Nursing Profession and Applied Research

Afza.Malik GDA

Applied Research In Health Care

Nursing Profession and Applied Research

Nursing Profession and Applied Research,Applied Research in Other Field of Science ,Applied Research In Nursing ,How Applied Research Beneficial For Nurses, Outcomes of Applied Research In Nursing 

Applied Research in Other Field of Science 

    In an attempt to differentiate between various types of research, the scientific community uses a myriad of terms, which, however, tend to fall into a discrete classification. On the one end, terms such as basic, fundamental, and theoretical research are used to refer to research focused on discovering fundamental principles and processes governing physical and life phenomena. 

    On the other end, we find such terms as applied, clinical, practical, and product research. These refer to the application of the findings of basic/fundamental/theoretical research to generate research aimed at answering focused and problem-specific questions. 

    Though it is the subject of ongoing debate, it is assumed that there are fundamental principles and processes that are core to the nursing discipline and its central tenets of health, patient, nurse, and environment. 

    In addition, it is assumed that nursing draws on fundamental principles and processes discovered in other disciplines to generate new knowledge about nursing and patient care.

Applied Research In Nursing 

    Under these assumptions, applied research in nursing can be defined. The etymology of applied goes back to the Latin applicate, meaning to put something (a law, a test, etc.) into practical operation. Applied research in nursing, then, refers to research aimed at concrete and practical issues and questions of concern to the delivery of nursing care.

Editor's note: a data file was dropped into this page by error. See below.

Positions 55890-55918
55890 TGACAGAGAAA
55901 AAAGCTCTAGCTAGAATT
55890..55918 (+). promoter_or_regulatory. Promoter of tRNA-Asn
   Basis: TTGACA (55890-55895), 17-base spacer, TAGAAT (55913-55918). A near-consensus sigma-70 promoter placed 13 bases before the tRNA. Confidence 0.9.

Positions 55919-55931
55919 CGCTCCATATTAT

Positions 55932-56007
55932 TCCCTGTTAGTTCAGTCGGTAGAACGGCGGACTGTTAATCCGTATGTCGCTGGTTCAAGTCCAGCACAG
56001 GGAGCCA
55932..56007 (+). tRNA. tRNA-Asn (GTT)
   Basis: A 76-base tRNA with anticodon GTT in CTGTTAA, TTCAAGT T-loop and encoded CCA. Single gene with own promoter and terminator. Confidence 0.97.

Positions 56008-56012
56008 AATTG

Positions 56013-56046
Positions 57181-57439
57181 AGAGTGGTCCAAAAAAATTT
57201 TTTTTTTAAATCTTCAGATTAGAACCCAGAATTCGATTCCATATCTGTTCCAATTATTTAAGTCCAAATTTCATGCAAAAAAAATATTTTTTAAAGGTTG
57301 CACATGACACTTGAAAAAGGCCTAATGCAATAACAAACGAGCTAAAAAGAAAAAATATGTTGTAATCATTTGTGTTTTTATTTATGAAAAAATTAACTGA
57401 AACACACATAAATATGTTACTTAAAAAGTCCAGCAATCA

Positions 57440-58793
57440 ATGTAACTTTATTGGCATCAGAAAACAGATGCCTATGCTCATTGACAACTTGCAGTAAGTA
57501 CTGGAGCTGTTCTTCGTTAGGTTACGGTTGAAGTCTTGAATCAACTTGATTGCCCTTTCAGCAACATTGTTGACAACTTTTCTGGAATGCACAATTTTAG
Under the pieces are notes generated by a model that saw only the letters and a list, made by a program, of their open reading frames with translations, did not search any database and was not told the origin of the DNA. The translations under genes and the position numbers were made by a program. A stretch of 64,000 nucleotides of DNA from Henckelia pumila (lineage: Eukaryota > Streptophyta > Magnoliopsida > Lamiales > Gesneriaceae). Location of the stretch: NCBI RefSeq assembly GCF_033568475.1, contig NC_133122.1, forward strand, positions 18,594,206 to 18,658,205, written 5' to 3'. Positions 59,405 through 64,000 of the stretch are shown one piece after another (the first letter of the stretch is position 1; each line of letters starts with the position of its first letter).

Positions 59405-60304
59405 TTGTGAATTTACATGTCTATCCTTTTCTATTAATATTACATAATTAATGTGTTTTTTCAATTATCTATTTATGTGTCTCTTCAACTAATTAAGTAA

The most evident type of applied research is intervention research-from exploratory investigations to rigorous clinical trials. This type of applied research is aimed at providing answers to questions about the effectiveness and efficacy of nursing interventions.

How Applied Research Beneficial For Nurses

    The nonintervention (or descriptive) research may be categorized as applied research as well if it meets the general criterion of being focused on concrete and practical issues and questions about nursing care. 

    For instance, understanding the dynamics of clinical and subclinical noncompliance in transplant patients and their relationship to the occurrence of adverse posttransplant events helps nurses and other health professionals in developing interventions to enhance adherence to prescribed drug regimens (De Geest , Bargeman's, et al., 1995). 

    Developing risk profiles for institutionalization among various cohorts of community-dwelling elderly furthers the knowledge base for designing preventive strategies and models of care for patients, caregivers, and families (Abraham, Currie, Neese, Yi, Thompson -Heisterman , 1994; Steeman , Abraham, & Godderis , 1997).

Outcomes of Applied Research In Nursing 

    In addition to effectiveness and efficacy, applied research in nursing also refers to cost calculations of nursing interventions. Managing the costs of care is a major issue in health care, and health care workers need evidence about the cost-effectiveness of the interventions used. 

    For instance, implementation of a modified isolation protocol incorporating only those elements with supported effectiveness in the care of heart transplant recipients can be a source of considerable cost savings (De Geest , Kesteloot , Degryse , & Vanhaecke , 1995), Clinical and cost Comparisons of pre-operative skin preparation procedures in coronary artery bypass graft (CABG) patients provides additional data to support the necessary process of aging routine nursing practice to evidence-based nursing (De Geest et al., 1996).

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